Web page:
House prices fall for first time in 2014
Rightmove finds signs of cooling house prices as mortgage rules tighten and rate rise fears grow
House prices have fallen for the first time this year amid growing fears of interest rate rises and tightening mortgage regulations, according to new data from the online property portal Rightmove.
The average asking price for a UK home fell by 0.8 per cent between June and July, retreating from £272,275 to £270,159 in the website's first recorded price-drop since December 2013.
The £2,116 reduction shows the UK's annual growth rate "slowing from 7.7 per cent in the 12 months to June to 6.5 per cent in the year to July", the Daily Telegraph reports. The decrease is widely attributed to the stricter mortgage rules imposed by the Bank of England.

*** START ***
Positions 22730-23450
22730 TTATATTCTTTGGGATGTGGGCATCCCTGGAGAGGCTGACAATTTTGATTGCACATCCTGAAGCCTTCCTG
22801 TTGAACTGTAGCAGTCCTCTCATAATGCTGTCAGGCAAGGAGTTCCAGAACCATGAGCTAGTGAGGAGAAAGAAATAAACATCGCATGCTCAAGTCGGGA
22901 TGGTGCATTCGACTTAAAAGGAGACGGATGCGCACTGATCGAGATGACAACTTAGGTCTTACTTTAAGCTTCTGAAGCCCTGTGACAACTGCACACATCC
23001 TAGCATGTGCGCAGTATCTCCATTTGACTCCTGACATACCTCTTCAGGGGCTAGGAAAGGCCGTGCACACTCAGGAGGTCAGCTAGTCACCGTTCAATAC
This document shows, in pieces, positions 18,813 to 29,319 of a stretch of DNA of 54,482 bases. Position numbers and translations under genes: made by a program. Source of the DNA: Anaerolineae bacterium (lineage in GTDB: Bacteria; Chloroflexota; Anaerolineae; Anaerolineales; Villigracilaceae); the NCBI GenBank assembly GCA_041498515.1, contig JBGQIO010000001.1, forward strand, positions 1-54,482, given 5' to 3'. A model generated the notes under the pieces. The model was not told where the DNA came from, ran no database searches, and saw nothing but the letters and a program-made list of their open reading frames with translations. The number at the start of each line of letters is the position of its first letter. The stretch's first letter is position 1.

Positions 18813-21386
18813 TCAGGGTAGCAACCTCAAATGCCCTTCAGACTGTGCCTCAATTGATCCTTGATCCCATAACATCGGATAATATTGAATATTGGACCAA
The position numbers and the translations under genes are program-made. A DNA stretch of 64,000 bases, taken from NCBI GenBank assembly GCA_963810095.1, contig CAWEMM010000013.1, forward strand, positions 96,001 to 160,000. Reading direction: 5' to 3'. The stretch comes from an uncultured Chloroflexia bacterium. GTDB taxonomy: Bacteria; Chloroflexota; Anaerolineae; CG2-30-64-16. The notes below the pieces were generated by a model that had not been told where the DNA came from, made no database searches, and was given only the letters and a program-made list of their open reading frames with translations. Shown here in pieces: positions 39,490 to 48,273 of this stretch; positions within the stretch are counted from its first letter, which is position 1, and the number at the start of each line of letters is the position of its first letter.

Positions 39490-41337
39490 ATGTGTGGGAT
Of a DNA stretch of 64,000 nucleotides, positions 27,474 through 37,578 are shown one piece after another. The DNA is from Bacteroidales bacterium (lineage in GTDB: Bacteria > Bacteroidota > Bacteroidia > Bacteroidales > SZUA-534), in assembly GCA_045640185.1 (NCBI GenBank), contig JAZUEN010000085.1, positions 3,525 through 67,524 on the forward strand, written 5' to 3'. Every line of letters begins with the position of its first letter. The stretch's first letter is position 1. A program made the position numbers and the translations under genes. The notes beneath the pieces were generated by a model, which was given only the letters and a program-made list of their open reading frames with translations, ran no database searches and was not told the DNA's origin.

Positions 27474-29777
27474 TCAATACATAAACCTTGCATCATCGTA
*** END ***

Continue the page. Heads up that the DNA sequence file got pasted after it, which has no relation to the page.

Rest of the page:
Last month the bank told lenders that loans of more than 4.5 times the borrower's income had to be capped in order to prevent reckless lending. This intervention, the Telegraph says, is now being felt by estate agents across the UK as mortgage approval rates drop.
Speaking to the Independent, Rightmove director Miles Shipside said: "Buyer confidence may have taken a knock with suggestions that mortgages are becoming harder to get, and repayments may get costlier sooner than originally anticipated, should rumours of an interest rate rise come true."
But despite July's fall in prices Rightmove actually upgraded its growth forecast for 2014 overall, predicting an eight per cent increase for the year – up from a previous estimate of six per cent. ·
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